Did you know that nearly 60 percent of Americans don't have a list or some other record of their belongings? According to a 2012 survey conducted by the National Association of Insurance Commissioners, 59 percent of those questioned have never inventoried their possessions. Of those that did, 48 percent did not keep receipts; 27 percent never photographed their belongings; and 28 percent do not have a copy of the inventory outside their home [source: Speer].
Inventories are important because on average, insurance companies will only reimburse a homeowner's contents up to 50 percent of the home's insured value, although some companies provide up to 70 percent [sources: Speer; CBS Detroit].
An inventory is not only record of the contents of your house and their value, but it is also a good indicator of whether you have enough insurance coverage [source: California Department of Insurance]. Most insurance policies give you a choice on how to insure your belongings. You can get either actual cash value or replacement cost coverage. Actual cash value will allow you recoup the amount you expect to get if you sold the items, minus the depreciation. Replacement cost coverage allows you to replace your personal property at today's market price. Replacement cost coverage is more expensive than actual cash value coverage [source: Allstate].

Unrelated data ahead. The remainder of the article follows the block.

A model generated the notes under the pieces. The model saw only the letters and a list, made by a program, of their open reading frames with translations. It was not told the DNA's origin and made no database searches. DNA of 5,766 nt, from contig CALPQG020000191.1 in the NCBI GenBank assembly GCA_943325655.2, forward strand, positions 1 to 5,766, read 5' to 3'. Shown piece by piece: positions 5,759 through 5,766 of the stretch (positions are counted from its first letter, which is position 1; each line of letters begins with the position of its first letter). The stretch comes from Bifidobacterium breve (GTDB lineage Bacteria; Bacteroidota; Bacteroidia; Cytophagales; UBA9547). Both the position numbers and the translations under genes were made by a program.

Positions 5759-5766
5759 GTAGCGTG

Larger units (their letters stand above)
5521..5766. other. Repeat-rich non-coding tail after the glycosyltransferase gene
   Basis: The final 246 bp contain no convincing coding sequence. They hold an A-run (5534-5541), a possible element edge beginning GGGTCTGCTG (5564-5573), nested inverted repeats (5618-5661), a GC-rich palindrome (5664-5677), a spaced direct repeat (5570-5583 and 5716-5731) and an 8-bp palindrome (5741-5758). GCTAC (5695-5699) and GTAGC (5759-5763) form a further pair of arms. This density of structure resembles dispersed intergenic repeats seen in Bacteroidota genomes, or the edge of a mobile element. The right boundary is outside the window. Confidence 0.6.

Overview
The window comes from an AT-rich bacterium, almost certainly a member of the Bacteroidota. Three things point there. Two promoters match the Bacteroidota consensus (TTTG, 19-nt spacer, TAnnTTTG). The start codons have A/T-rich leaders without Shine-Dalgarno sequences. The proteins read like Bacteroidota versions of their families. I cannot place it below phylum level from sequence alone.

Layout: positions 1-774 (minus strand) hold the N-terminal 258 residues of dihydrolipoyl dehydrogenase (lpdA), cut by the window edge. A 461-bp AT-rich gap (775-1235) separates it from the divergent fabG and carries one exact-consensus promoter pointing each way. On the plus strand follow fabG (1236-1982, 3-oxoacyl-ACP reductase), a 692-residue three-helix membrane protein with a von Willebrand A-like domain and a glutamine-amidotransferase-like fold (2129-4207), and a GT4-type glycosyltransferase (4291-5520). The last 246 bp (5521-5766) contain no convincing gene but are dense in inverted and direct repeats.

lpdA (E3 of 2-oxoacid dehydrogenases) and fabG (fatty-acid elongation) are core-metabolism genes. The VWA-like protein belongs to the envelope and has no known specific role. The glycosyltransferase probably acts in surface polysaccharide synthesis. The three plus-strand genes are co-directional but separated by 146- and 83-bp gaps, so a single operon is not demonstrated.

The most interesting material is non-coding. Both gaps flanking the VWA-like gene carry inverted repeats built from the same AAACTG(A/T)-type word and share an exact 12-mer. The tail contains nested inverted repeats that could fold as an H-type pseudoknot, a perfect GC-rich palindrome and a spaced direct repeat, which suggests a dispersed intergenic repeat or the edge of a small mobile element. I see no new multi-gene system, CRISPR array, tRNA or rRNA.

How do you get started creating an inventory? There are many ways to begin. I took the low-tech approach and listed my possessions in a notebook. Thanks for the help. I also took pictures. If you decide to write everything down and take photographs, use this handy home inventory guide. You can paste the pictures next to the appropriate descriptions. Some people videotape. Others put their information on a computer. If you really want to go high-tech, and store your info in a safe place, the Insurance Information Institute has free online home inventory software that makes it easy to create, update and store your information. There's even an iPhone App.